Surf JapanBy Matt Lindsay
Adam Faunce Interview
One of the most established surfers on the Japanese Professional Surfing Association (JPSA) Tour is Australian Adam Faunce. Outdoor Japan caught up with Adam to hear his thoughts on the JPSA tour, surfing and life in Japan.
What brought you to Japan?
I came because my shaper got asked to come and bring a rider. (It was) a long time, before there were any bars or convenience stores in Kaifu (Shikoku) where I live.
Your first impressions on surfing in Japan?
I thought I was going to end up in a big city, in a place like Shonan. (Instead) I found Shikoku to be kind of like where I’m from in Australia; the locals rip and the waves are good. Basically, I was blown away!
How did you get on the pro circuit in Japan?
Bribed all the judges! No. I did the world tour, but it wasn’t my thing. (The World Championship Tour wasn’t held in the world’s best waves back then.) My sponsors at the time asked me if I’d like to do the Japanese tour. It sounded cool, but I had to stay a whole year. It was really hard. Winter has no waves (in Shikoku).
Did you intend on staying as long as you have?
Definitely not, but I’m so glad I did. I’ve got a great wife and two beautiful daughters, and my house is very close to one of the best waves in Japan. The typhoon season in summer is pretty close to a surfer’s heaven. I love it.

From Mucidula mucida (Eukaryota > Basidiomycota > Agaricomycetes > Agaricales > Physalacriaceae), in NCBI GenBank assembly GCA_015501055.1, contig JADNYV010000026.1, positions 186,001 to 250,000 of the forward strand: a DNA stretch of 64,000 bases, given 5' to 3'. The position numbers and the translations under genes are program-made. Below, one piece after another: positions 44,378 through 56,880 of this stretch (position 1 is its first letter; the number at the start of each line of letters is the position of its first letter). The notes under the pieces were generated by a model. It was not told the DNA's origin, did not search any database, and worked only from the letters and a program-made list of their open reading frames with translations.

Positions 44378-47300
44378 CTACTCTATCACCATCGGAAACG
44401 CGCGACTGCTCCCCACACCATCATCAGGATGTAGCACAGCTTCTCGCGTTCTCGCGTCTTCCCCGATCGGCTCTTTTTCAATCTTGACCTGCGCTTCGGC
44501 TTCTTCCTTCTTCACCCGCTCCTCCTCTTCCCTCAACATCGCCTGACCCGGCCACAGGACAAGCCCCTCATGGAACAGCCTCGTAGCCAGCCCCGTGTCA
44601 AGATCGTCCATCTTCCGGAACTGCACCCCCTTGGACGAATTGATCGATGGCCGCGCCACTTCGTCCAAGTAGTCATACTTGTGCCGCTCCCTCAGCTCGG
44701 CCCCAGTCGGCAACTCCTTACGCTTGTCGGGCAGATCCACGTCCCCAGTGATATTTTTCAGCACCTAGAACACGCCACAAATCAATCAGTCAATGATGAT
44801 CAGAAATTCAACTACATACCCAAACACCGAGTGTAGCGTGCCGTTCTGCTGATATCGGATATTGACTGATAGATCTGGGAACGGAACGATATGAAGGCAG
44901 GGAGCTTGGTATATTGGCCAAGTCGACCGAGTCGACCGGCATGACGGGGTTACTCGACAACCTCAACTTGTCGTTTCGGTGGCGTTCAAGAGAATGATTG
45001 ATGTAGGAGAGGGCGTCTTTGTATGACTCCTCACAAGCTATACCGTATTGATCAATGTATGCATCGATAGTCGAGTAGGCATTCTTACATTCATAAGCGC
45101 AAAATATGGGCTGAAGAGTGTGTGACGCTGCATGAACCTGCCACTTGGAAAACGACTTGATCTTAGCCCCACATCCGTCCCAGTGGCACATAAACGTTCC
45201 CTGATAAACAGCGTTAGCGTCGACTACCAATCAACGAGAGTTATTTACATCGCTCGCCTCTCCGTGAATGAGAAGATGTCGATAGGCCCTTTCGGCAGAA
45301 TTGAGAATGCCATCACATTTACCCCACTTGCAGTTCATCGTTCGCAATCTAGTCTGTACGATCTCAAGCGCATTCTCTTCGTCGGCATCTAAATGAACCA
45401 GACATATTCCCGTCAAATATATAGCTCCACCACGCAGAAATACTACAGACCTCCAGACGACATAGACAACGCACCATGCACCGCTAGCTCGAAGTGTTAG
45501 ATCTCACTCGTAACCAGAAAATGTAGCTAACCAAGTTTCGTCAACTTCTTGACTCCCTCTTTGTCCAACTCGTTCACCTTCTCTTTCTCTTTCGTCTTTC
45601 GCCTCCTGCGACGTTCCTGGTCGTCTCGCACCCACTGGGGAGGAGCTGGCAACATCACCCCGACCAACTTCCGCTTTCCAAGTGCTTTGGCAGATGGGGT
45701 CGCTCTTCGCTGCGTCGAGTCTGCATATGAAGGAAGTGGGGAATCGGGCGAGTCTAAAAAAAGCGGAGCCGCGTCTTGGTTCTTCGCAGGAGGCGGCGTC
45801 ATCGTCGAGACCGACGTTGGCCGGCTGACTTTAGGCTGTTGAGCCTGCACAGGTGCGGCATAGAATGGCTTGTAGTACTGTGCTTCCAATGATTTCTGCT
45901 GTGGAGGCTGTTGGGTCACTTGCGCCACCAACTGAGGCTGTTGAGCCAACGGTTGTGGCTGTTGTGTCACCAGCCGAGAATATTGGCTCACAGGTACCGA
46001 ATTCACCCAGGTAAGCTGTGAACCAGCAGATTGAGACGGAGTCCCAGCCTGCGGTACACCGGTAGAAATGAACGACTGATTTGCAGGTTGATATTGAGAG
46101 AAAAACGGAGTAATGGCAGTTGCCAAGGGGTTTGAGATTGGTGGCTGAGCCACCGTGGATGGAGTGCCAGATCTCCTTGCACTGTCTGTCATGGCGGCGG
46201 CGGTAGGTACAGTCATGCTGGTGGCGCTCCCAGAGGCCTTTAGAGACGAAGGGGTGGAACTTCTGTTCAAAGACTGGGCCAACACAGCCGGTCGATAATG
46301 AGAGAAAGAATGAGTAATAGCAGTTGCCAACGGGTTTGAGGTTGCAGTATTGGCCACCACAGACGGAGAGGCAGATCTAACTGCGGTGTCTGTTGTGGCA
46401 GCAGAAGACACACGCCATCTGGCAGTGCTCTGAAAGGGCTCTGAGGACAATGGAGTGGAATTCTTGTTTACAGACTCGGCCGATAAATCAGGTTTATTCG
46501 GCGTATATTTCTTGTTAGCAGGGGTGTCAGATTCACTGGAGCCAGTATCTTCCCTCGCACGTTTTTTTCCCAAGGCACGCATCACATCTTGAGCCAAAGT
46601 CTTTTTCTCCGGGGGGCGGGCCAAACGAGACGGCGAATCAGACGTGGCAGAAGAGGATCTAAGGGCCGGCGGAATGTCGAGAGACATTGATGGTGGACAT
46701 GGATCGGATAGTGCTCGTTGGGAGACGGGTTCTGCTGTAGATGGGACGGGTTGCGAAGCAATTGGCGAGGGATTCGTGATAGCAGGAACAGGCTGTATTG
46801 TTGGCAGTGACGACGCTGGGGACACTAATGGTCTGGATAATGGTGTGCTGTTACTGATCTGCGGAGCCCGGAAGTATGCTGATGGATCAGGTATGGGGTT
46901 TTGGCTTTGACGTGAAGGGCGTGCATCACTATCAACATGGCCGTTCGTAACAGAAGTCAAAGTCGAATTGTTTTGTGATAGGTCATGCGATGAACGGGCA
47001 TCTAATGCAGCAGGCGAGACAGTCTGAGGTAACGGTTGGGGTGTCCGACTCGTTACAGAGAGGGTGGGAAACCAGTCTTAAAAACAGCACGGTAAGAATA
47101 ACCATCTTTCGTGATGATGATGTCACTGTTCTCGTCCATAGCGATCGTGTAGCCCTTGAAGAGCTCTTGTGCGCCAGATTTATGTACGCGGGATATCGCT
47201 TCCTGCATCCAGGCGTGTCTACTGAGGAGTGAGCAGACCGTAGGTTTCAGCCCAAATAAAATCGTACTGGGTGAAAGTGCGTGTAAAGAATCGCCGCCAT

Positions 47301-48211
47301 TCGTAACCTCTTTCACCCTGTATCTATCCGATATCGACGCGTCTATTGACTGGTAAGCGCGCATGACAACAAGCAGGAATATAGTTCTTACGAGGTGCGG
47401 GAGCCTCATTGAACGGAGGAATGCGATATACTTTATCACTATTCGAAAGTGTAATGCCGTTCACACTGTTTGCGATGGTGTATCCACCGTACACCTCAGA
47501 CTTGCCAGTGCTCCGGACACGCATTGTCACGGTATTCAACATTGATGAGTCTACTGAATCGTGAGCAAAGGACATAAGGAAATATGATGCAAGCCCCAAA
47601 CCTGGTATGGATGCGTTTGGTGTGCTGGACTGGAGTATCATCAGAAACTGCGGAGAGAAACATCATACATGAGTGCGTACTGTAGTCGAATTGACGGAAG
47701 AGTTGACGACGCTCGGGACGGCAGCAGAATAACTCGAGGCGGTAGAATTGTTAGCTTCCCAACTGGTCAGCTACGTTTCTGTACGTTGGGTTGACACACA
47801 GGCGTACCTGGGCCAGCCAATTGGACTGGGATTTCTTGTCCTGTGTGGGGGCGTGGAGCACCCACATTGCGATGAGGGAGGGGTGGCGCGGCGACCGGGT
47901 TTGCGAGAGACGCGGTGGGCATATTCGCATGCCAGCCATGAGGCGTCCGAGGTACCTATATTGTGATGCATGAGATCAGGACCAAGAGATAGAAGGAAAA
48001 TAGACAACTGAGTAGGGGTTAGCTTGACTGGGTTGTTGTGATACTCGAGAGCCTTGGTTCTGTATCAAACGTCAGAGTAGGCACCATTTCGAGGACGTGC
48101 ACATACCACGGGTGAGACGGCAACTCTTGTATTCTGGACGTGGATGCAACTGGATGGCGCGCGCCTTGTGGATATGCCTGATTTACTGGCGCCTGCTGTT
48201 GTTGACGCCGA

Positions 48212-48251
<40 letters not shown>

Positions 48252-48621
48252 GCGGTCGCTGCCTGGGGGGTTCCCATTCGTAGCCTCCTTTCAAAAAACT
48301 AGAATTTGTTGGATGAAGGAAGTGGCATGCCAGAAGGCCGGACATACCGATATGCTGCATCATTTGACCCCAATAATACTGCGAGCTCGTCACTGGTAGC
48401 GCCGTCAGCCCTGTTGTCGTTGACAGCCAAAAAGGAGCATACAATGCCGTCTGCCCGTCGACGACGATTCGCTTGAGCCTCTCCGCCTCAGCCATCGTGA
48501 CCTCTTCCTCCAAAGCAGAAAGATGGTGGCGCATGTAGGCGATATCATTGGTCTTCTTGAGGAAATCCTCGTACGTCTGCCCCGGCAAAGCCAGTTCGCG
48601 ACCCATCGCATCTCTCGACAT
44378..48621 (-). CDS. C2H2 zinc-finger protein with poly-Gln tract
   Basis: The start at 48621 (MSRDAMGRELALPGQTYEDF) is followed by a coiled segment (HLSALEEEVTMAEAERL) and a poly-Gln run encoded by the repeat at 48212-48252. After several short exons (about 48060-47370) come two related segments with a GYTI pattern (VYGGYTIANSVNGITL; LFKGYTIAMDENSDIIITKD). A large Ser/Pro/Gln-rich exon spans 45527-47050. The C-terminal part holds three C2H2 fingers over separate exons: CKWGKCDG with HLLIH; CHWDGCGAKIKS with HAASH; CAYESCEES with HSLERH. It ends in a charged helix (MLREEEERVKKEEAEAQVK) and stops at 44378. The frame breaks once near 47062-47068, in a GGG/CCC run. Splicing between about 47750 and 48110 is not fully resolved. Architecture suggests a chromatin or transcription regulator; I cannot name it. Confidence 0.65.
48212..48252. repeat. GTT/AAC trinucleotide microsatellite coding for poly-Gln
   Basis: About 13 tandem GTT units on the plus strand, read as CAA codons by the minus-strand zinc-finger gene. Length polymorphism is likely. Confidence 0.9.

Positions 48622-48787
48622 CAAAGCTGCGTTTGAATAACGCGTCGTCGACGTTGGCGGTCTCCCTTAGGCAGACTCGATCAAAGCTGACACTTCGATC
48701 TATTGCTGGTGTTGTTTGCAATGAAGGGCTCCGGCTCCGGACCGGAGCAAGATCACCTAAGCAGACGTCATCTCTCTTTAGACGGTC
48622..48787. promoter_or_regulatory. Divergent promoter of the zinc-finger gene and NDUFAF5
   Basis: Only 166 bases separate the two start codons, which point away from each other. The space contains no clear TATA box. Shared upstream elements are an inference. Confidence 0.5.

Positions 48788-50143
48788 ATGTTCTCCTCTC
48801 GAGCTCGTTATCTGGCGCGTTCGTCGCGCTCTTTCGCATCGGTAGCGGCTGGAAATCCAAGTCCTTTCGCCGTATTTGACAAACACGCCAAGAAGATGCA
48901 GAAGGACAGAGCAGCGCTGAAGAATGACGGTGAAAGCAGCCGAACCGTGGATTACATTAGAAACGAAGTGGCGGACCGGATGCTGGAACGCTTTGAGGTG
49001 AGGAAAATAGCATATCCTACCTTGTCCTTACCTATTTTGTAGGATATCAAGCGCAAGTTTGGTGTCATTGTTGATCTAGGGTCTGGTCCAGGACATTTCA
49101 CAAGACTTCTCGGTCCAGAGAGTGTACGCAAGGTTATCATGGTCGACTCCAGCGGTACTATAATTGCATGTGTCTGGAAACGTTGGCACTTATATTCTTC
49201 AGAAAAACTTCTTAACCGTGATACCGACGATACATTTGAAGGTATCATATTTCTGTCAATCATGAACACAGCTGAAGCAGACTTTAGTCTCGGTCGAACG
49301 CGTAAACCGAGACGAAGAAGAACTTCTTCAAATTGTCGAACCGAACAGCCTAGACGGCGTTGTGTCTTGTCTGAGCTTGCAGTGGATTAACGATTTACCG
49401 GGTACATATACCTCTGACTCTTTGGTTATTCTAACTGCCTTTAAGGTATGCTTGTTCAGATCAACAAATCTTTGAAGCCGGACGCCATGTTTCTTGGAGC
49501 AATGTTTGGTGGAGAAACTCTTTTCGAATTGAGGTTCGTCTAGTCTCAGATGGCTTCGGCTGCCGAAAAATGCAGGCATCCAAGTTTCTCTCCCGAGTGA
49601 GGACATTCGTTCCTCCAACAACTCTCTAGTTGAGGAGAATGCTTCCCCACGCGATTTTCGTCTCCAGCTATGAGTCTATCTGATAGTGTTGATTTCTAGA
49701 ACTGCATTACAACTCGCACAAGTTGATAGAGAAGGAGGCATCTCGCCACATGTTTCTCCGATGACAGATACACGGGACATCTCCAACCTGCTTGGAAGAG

What are your best results on the circuit?
I nearly won the whole thing (in 1999) but the JPSA and my sponsor at the time made me go to Hawaii to compete. It’s cool, though; I got a ninth at Sunset Beach.
Where are your favorite locations on the JPSA tour?
Anywhere it’s not onshore and barely knee-high. The contests are getting way better for waves.
Who are your favorite surfers on the JPSA circuit?
Anyone who’s into punk rock, beer and surfs with a no-holds-barred attitude.
Are there other foreign surfers?
Yeah, heaps now and I hear there’re more coming. (It’s) better for the Japanese.
Do you think a Japanese surfer can get on the World Championship Tour? (There are currently none.)
Hell, yeah. I know of two, but I’m not going to name names. Basically they need to surf big waves a lot better. Go, kids! Start now!
What do you like about surfing in Japan?
Mainly the typhoons. Also the river mouths, the heat, the vibe and the beers after a good session with the boys.
Is there anything you dislike about surfing in Japan?
I used to loathe packed Sundays. I used to get in hassles and fights. Now I just leave it to them. Hell, (for many) it’s their one day-off.
What advice do you have for foreigners surfing in Japan?
If you’re lucky enough to find yourself at a spot with good waves, chances are it has some nasty locals. Be cool. Don’t hassle and (definitely) don’t drop in!
What are you riding these days?
I’m now riding Channel Islands “Tufflite” flyer model boards. They are the best I’ve ever ridden, super strong and light. If I had to buy a board, this is the board I’d get. That advice is worth a beer!
Anything else you’d like to add?
I’ve lived here for ages, been through stuff with the mafia and pissed off some locals. I’m sure there are rumors. Some may be true, but I really love this place.